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New understanding of a key control mechanism in the brain

REHOVOT, Israel -- January 12, 2000 -- Despite more than a century of research on inhibitory neurons, very little is known on how this small population (10-20% of brain neurons) exerts its controlling effect on the brain. Pivotal for normal brain development, learning, and memory, it is not surprising that inhibitory neurons are involved in most neurological disorders. A recent study at the Weizmann Institute of Science, published in the January 2000 issue of Science, reveals key principles underlying the design and function of this inhibitory system.

By repressing the level of activity in neighboring neurons, inhibitory neurons (I-neurons) prevent the brain from quickly spinning out of control into hyper-excited states or full-blown epilepsy. One of the problems that children with autism and attention deficit hyperactivity disorders (ADHD) have is I-neuron malfunction: their inhibitory system does not effectively suppress unwanted information, impeding their ability to make choices. I-neuron malfunction is involved in memory disorders (such as Alzheimer's disease), neural trauma, and addictions. It also plays a role in a wide range of psychiatric disorders, such as depression, obsessive compulsive disorders, and schizophrenia.

In the past, researchers basically thought that I-neurons just sprayed an inhibitory neurotransmitter called GABA onto their neighbors. But this did not explain how they inhibited the right neurons at exactly the right time and to the right degree. The new study carried out in the laboratory of Prof. Henry Markram of the Weizmann Institute's Neurobiology Department shows how they achieve this.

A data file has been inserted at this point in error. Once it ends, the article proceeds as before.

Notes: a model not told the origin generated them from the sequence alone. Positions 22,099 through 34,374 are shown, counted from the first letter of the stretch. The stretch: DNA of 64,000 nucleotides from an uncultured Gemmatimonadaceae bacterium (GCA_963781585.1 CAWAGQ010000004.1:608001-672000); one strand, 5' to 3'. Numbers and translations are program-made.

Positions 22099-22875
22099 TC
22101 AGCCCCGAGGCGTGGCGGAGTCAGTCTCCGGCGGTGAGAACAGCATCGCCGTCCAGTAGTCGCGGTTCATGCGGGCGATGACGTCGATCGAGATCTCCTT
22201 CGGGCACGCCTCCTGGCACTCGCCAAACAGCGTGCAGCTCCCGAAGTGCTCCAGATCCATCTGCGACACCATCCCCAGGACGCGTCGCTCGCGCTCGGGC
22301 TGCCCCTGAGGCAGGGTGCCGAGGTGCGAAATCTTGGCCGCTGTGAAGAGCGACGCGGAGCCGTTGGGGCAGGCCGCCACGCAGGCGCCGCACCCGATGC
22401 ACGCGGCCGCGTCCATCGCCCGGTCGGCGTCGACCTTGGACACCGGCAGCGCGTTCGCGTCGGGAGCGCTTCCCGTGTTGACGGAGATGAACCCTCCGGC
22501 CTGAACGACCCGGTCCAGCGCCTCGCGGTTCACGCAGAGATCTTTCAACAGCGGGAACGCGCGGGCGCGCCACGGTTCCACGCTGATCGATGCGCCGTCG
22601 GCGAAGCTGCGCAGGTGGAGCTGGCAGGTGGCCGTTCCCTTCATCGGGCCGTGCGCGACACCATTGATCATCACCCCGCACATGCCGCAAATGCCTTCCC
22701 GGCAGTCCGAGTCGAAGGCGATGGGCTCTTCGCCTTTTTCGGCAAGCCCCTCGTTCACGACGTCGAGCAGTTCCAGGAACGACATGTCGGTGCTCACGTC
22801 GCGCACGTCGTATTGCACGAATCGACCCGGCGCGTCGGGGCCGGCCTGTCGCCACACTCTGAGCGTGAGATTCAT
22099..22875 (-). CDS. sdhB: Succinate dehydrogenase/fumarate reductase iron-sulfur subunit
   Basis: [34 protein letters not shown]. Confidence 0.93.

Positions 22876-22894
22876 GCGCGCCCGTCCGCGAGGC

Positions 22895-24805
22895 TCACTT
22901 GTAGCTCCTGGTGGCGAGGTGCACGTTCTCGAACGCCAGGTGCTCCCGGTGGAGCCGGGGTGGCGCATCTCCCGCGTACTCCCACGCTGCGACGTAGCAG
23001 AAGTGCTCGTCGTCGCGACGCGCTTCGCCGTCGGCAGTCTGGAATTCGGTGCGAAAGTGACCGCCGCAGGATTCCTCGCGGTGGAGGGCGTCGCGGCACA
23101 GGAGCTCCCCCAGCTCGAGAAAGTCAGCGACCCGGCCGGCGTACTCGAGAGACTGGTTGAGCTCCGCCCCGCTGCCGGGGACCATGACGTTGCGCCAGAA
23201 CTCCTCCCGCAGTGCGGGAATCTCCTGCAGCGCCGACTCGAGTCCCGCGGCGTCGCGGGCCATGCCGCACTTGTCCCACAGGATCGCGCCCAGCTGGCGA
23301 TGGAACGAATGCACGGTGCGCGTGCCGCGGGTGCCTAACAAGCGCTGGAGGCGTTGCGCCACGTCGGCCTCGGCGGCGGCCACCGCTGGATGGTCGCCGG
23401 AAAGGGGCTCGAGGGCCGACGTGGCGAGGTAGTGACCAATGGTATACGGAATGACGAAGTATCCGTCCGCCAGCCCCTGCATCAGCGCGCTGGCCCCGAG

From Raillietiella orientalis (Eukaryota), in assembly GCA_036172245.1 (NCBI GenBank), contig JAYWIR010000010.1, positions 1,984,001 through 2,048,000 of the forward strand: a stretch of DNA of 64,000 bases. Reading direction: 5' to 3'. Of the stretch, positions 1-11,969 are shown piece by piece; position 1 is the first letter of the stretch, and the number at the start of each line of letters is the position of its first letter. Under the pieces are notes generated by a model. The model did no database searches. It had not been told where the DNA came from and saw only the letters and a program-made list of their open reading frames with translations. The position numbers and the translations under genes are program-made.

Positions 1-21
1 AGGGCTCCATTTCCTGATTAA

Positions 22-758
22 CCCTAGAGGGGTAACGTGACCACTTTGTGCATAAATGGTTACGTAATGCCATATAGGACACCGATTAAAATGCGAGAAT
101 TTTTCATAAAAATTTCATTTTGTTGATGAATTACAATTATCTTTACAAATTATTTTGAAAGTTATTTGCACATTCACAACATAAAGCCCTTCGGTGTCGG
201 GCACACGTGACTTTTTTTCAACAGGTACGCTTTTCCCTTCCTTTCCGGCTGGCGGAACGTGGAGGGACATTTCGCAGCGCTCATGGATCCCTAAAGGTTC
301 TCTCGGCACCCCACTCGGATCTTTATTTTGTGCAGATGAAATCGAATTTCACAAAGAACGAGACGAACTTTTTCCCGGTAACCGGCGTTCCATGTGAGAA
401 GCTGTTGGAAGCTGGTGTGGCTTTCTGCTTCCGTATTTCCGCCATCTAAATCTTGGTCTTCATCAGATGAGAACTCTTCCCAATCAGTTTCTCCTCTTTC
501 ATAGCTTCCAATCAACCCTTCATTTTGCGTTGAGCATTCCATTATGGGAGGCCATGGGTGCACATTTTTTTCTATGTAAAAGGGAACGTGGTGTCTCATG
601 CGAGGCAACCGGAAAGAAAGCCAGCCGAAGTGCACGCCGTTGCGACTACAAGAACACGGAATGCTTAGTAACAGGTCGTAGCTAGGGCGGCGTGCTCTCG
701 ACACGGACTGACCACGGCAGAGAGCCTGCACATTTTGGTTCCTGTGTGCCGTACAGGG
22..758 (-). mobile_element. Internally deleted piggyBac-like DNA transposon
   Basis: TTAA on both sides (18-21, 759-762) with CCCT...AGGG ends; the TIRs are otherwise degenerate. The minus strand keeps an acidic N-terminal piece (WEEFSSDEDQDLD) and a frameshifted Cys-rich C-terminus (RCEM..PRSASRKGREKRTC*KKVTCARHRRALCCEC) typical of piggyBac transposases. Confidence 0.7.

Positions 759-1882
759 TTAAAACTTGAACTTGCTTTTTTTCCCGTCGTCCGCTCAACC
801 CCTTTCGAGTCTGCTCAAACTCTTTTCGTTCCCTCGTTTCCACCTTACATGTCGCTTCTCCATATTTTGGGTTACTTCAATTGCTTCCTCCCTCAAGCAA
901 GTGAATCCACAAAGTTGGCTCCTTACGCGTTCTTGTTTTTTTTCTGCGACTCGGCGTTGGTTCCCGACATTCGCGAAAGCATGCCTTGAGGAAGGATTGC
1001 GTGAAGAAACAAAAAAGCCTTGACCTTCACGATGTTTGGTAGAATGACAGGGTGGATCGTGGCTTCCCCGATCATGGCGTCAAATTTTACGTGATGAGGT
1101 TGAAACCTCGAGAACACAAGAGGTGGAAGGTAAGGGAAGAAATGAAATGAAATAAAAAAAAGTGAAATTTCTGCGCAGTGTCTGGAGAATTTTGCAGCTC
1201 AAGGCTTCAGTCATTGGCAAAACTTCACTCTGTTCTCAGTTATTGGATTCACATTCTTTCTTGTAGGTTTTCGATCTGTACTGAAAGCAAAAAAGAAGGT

Controlling the neuron crowd

The research team found new types of I-neurons, revealing that this tiny population is several times more diverse than previously thought. Further, using new methods that they developed, the researchers succeeded in recording directly how individual inhibitory neurons control their neighbors. T
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Contact: Jeffrey J. Sussman, Asst. V.P. Communications
jeffrey@acwis.org
212-895-7951
American Committee for the Weizmann Institute of Science
12-Jan-2000


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